In the setting of inequalities in socioeconomic wellbeing by ethnicity, and rising tension between ethnic minority and majority groups, it is crucial that the public health community continue to study systematic differences in health by ethnicity in the UK. Given the importance of obesity in health status, ethnic differences in obesity are of particular importance. Studies have demonstrated ethnic inequalities in obesity risk in the UK (30–32). However, this literature remains disparate and disorganized, as to our knowledge, there has never been a systematic appraisal or synthesis of findings regarding ethnic inequalities in obesity in the UK. So as to organize and appraise the present literature, and to identify directions for future research and intervention, we review the literature about ethnic disparities in obesity risk in the last 30 years, summarizing and evaluating important differences in the prevalence and determinants of metrics of obesity by ethnicity among South Asian, Black, Chinese, and other groups relative to Caucasians among children and adults in the UK.

Methods

  1. Top of page
  2. Summary
  3. Introduction
  4. Methods
  5. Results
  6. Discussion
  7. Conflict of Interest Statement
  8. Acknowledgements
  9. References

We sought to systematically review the literature about ethnic disparities in obesity in the UK so as to understand how ethnicity influenced obesity risk in this context. This review encompassed the peer-reviewed literature published between 1 January 1980 and 8 March 2010. We limited our review to these years so as to reflect current thinking about the relation between ethnicity and health. The literature reviewed was identified through the MEDLINE database through the ‘pubmed.gov’ interface and it included papers that included any empirical assessment of the relation between ethnicity and metrics of obesity. We used MeSH search terms ‘Obesity’ and ‘Great Britain’ for English-language articles published in the peer-reviewed literature. The primary author carried out all queries during the month of March 2010.

Our original search yielded 1189 articles, 54 of which were judged to consider the relation between ethnicity and obesity in the UK after screening by title. Another 11 were discarded because the abstract showed that studies were not set in the UK, or because the studies did not empirically analyse differences in obesity by ethnicity. Of the remaining 43, manuscripts were included in the review if they fulfilled the following criteria:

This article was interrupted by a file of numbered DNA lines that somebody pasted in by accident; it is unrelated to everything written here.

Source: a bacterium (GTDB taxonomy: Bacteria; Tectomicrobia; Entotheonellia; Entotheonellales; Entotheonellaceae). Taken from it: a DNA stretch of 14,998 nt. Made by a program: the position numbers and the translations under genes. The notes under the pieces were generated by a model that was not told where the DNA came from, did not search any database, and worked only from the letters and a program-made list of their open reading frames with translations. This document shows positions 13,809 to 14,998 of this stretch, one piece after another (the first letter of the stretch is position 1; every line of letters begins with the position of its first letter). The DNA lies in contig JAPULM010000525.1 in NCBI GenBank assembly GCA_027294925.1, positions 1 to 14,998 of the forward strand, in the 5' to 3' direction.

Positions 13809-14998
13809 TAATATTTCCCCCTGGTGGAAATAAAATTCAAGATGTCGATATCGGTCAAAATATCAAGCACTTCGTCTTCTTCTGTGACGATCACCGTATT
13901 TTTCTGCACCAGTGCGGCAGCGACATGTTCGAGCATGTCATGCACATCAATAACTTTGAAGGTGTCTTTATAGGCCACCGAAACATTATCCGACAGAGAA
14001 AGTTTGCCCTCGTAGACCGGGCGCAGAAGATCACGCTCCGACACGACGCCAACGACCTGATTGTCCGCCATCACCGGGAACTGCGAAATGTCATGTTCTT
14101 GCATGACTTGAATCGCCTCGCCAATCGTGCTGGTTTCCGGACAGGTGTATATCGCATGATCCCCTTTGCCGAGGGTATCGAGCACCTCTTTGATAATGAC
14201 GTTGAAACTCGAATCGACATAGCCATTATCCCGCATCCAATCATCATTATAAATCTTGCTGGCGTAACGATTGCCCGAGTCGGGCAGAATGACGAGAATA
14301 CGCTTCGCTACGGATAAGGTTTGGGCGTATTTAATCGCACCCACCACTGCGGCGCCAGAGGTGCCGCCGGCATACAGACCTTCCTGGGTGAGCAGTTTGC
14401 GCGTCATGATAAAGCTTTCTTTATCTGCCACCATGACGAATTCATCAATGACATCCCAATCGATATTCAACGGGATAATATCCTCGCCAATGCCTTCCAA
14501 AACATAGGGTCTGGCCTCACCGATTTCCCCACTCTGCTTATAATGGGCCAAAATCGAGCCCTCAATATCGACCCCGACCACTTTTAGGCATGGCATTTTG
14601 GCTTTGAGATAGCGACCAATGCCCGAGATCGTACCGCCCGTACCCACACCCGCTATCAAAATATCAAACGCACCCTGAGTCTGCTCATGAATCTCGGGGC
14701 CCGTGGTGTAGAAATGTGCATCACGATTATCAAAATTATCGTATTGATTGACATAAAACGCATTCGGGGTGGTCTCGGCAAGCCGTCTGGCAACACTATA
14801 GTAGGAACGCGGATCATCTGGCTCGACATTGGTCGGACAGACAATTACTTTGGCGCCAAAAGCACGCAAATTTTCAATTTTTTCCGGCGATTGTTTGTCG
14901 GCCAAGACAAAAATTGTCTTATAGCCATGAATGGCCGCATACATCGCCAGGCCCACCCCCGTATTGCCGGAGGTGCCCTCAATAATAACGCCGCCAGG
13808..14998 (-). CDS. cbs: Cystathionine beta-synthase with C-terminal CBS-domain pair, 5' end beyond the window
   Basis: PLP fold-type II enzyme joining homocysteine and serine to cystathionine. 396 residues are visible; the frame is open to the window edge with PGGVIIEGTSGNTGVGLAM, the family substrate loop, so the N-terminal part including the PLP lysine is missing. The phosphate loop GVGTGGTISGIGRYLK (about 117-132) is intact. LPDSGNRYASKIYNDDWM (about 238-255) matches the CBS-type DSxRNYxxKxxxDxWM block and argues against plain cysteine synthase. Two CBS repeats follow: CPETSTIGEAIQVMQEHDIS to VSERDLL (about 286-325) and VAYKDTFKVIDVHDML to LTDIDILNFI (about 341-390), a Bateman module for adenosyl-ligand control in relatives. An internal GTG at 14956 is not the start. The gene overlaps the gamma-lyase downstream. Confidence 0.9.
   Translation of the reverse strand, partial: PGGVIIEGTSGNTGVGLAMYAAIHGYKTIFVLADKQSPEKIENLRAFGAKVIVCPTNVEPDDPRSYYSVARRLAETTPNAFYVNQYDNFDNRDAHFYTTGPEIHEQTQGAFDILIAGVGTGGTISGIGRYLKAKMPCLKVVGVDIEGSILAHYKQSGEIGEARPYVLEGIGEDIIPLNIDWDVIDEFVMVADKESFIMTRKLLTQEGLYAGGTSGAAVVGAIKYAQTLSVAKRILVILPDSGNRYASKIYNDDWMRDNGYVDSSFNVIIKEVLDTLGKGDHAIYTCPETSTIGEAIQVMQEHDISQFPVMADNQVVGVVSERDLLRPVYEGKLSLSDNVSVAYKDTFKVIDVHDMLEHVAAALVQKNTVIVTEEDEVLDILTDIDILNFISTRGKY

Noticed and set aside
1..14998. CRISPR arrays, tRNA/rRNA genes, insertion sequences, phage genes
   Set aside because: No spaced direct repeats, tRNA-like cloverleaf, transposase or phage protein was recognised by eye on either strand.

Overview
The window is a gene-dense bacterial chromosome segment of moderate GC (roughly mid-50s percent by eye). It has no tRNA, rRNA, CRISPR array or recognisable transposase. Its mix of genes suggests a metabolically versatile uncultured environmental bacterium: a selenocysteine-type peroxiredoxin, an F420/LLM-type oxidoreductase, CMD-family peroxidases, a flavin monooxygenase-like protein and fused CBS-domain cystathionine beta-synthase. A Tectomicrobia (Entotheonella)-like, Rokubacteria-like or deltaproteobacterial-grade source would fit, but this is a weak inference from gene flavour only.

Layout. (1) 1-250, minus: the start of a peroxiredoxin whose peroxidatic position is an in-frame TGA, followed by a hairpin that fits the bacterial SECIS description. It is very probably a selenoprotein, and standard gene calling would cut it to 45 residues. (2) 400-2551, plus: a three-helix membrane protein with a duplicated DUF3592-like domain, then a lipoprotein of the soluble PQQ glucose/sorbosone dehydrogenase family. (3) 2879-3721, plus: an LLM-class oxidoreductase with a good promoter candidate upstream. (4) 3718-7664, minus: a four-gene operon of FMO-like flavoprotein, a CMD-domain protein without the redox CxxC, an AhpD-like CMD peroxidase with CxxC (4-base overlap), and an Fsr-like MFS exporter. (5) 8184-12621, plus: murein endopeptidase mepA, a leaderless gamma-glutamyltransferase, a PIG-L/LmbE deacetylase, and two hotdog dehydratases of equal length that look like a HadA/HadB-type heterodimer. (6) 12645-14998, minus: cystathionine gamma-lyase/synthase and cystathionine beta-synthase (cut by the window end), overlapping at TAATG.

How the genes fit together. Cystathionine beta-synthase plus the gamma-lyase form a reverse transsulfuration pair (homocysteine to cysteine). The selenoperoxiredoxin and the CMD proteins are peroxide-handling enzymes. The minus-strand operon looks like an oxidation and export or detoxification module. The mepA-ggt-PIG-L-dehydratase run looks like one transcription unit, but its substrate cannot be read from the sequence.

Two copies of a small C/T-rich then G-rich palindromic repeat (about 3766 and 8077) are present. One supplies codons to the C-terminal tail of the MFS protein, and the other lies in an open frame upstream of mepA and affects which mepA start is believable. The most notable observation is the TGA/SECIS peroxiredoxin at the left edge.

• • 
    Considered at least two defined, ethnic subpopulations in the UK, and described attribution of ethnicity among respondents.
  • • 
    Described the method used to define obesity, including metric of interest, and threshold for overweight or obesity utilized in analysis.
  • • 
    Conducted a direct empiric analysis of differences in obesity outcome by ethnic subpopulation.

After reading the manuscripts, 21 were excluded because they did not explicitly state the prevalence of obesity in at least two different ethnic groups. This left 22 articles from the original search considered in this review. Reference lists from these articles were searched, and yielded a further 7 articles which fulfilled the inclusion criteria, yielding a final total of 29 articles reviewed here.

Because of the diverse methods used to measure the prevalence of obesity in different studies, a meta-analysis of the results was not attempted. For each of the papers, the primary author extracted the following information: definition of ethnic groups, definition of obesity, population and setting, sample and methods, and findings and conclusions.

Results

  1. Top of page
  2. Summary
  3. Introduction
  4. Methods
  5. Results
  6. Discussion
  7. Conflict of Interest Statement
  8. Acknowledgements
  9. References

Throughout this section, we will summarize ethnic differences in obesity prevalence and incidence by ethnicity. We organized our findings by age group, considering first ethnic disparities in obesity among children and adolescents in the UK, and then moving to ethnic disparities in obesity among adults. Each study is reviewed in detail (including definition of ethnic groups, definition of obesity, population and setting, sample and methods, and findings and conclusions) in Table 1.

Table 1.  Empirical, peer-reviewed studies about ethnicity and obesity in the UK, 1980–2010
ReferenceEthnic groups representedObesity-related outcomeLocationSampleMethodsConclusions
  1. BMI, body mass index; DXA, dual energy X-ray absorbtiometry; IOTF, International Obesity Taskforce.

Age group: children & adolescents
Rona and Chinn (40)Caucasian, Afro-Caribbean, Indo-Pakistani (Gujurati, Punjabi, Urdu), OtherWeight-for-height, triceps skin-foldEngland13 073 children 5–11 years old who took part in the National Study of Health and Growth in 1982–1983.A cross-sectional analysis of differences in obesity among children by ethnicity.Median weight for height was above the 50th percentile among Caucasians and Afro-Caribbean children, although there was no significant difference. Gujurati girls were lighter than Punjabi and Urdu girls. ‘Other’ children were above the 50th percentile for weight-for-height. Caucasian children were above the 50th percentile in triceps skin-folds, while Afro-Caribbean children were below the 50th percentile. All Asian girls subgroups were below the 50th percentile. Gujurati boys were below the 50th percentile while all other Asian boys were above the 50th percentile in triceps skin-folds. Gujuratis had the lowest weight-for-height standard deviation score while ‘Other’ groups had the highest. ‘Others’, followed by Caucasians had the highest triceps skin-fold standard deviation scores, while Gujuratis followed by Afro-Caribbeans had the lowest.